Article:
He makes a very strong statement when he says:
So the day that Gavin or JetBrains decide to write a rapid-application development framework like Rails, I might have to re-evaluate my stance, but for now you should expect Rails to reach critical mass by next year and completely overwhelm the Java web application market in both mindshare and talent pool by the end of the decade.
A lot of things can happen by then end of the decade, and I will certainly be happy if Rails, or something even better has the dominant mindshare by then. But the part that really got my attention, was the idea that the shift to Rails is being driven not just by Java developers looking to reduce complexity and increase productivity, but also by designers who are abandoning PHP (and similar) solutions for Rails. He characterizes this as a historic confluence, and he just may be right:
The design people have better tools than anyone else. These guys can understand elegance of design, both visually and expressed as patterns in code. Right now masses of these types of developers are pouring into the Rails community from the PHP (and similar) communities. They bring with them considerable design and usability skills that complement their programming sometimes elementary abilities. They are introducing kick-ass AJAX components and eye-candy that are being incorporated into the standard Rails toolset as we speak. The nubys that do not have OO programming experience are being helped by Ruby old-timers and the other significant group of developers streaming into the Rails community: senior Java developers looking for something better that what we have to deal with now. This is a historic confluence of talent that will continue to grow and synergize.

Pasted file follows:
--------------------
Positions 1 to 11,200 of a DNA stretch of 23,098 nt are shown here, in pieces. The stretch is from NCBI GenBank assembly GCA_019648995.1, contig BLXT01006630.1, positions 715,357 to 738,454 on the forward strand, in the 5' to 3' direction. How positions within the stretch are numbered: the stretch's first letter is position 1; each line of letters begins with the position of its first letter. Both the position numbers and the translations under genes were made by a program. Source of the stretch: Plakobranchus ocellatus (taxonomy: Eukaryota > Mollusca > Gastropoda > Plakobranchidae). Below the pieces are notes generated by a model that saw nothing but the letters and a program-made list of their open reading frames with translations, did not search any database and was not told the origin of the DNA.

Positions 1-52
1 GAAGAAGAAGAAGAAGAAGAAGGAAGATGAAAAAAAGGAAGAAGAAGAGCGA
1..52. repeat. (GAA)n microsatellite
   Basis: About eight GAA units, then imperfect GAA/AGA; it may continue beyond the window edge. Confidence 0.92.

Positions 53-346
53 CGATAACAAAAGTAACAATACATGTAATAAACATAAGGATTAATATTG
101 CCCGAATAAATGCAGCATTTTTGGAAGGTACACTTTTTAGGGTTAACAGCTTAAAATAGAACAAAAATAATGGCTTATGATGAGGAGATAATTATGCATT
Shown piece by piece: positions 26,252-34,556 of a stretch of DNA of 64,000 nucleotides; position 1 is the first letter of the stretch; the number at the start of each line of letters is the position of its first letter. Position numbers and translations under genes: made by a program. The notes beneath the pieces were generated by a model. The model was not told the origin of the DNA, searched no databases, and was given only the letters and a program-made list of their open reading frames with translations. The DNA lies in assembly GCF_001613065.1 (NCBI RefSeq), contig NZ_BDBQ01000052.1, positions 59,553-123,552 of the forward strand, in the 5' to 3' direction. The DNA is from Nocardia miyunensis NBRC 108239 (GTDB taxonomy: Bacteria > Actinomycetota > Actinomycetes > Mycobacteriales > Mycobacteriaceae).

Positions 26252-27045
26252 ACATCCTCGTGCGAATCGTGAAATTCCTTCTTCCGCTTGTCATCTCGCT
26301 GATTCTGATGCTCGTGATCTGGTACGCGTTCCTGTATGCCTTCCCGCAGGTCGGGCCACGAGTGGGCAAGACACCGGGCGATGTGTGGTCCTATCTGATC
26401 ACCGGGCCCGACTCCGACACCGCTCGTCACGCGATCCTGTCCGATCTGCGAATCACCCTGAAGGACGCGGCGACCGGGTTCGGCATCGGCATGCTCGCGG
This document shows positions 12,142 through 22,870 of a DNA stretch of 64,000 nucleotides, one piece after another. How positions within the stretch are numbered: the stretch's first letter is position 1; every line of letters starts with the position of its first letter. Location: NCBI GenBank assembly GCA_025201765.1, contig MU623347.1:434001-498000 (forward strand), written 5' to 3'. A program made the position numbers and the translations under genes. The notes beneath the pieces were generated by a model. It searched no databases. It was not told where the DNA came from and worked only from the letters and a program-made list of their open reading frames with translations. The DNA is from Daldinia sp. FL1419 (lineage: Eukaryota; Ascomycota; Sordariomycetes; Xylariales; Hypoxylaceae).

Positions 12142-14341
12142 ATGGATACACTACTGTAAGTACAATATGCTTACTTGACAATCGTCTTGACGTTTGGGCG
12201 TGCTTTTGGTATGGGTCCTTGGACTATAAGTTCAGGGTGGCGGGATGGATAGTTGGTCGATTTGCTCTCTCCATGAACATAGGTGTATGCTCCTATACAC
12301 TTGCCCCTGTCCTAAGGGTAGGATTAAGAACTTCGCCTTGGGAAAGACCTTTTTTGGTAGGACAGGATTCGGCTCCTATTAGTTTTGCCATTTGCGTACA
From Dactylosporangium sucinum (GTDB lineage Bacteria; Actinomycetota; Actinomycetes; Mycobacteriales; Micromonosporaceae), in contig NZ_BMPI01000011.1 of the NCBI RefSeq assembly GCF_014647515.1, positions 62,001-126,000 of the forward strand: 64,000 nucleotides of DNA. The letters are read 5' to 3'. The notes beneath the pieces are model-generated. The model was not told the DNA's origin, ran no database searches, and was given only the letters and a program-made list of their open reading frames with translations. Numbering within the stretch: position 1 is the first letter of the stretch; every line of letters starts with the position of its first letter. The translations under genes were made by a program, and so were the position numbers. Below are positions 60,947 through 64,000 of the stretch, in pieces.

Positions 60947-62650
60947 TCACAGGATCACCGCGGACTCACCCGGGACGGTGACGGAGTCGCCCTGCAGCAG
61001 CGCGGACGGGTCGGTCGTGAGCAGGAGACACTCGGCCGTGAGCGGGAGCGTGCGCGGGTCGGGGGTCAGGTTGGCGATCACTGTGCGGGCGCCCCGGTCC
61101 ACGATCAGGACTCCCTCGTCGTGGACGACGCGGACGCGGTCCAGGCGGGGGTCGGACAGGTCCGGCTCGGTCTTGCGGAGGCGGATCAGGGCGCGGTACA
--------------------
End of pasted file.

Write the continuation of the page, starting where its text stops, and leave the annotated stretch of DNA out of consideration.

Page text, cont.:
But please don’t just read my quotes, go read the entire article—its worth it. If his unabashed enthusiasm for Rails is too much for your taste, try to see past the proclamations of revolution and see the trend and influences on that trend that he has identified. I’m definitely onboard with that.